Will County sits to the south of DuPage and Cook counties and is home to one of the largest cities in the state, Joliet. Property taxes in Will County are well above both the state and national averages. The average effective property tax rate in the county is 2.66%, more than double the national average. That means that if you own a $200,000 home in Will County, you can expect to pay around $5,300 a year in property taxes.
The fifth most populous county in Illinois, Kane County also has some of the highest property taxes. The typical Kane County homeowner pays $6,015 annually in property taxes. While that's almost $2,000 more than the state average, it's also less than neighboring DuPage County, where the average payment is more than $6,400 annually.
McHenry County has a well above-average effective property tax rate compared to the statewide average, as it currently sits at 2.89%. Since the median home value is $212,600, that means the typical homeowner in McHenry County pays $6,148 in property taxes each year.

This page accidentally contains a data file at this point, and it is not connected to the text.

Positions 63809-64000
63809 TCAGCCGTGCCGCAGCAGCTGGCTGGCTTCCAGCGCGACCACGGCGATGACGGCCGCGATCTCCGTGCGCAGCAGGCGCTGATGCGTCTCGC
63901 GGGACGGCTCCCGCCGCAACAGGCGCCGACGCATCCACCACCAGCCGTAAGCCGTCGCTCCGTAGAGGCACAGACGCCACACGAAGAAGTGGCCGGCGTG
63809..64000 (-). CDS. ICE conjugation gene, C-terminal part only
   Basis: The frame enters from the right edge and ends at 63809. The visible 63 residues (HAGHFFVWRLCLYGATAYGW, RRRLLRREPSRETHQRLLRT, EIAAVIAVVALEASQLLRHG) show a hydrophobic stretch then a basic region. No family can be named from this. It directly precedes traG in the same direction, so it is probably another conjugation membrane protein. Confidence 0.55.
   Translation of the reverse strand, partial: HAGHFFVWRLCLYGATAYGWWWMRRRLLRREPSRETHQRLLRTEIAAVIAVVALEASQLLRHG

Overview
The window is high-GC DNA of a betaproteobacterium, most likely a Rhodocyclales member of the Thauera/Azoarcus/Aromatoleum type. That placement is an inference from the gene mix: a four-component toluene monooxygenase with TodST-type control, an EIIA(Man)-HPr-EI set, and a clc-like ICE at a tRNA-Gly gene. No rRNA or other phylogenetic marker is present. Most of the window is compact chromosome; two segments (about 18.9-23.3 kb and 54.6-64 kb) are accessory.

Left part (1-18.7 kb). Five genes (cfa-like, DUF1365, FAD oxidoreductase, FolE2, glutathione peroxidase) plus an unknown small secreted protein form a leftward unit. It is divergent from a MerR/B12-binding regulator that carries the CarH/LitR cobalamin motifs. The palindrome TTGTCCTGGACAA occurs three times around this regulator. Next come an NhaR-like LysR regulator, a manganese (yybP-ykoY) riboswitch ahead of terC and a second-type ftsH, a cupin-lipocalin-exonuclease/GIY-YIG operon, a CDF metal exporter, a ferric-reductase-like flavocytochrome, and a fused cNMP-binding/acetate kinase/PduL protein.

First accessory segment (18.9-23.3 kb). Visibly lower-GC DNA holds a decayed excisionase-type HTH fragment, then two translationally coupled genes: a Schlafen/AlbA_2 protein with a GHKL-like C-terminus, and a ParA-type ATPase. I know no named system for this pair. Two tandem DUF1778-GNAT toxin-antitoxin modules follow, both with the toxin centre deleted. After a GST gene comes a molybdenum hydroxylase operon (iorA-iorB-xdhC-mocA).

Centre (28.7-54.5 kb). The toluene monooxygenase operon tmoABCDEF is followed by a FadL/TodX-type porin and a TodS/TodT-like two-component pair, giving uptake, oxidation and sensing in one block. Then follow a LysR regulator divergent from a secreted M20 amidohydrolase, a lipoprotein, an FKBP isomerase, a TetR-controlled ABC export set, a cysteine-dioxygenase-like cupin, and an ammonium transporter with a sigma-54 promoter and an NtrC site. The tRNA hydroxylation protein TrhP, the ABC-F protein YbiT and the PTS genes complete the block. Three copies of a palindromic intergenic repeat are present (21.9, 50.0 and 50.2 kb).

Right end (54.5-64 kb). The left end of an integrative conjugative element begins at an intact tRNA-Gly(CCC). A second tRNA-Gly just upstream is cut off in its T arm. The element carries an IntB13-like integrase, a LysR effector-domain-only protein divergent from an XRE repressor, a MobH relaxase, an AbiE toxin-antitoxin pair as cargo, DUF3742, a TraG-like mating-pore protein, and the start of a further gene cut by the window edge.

With a population of just under 300,000, Winnebago County is the seventh largest county in Illinois. It is located in the north-central part of the state and contains the state’s third largest city, Rockford. At 3.00%, the county’s average effective property tax rate is tied with Kendall County for the highest in the state.
St. Clair County
St. Clair County levies taxes on real estate to support the county government, as well as cities and schools. The average homeowner in St. Clair County pays $2,701 in property taxes annually. That’s about $1,400 below the state average.
Across the Mississippi river from St. Louis, Missouri, Madison County has lower property taxes than many of Illinois’s other highly populated counties. The average effective property tax rate in Madison County is 2.02%, which ranks just 38th in the state, and is well below the state average.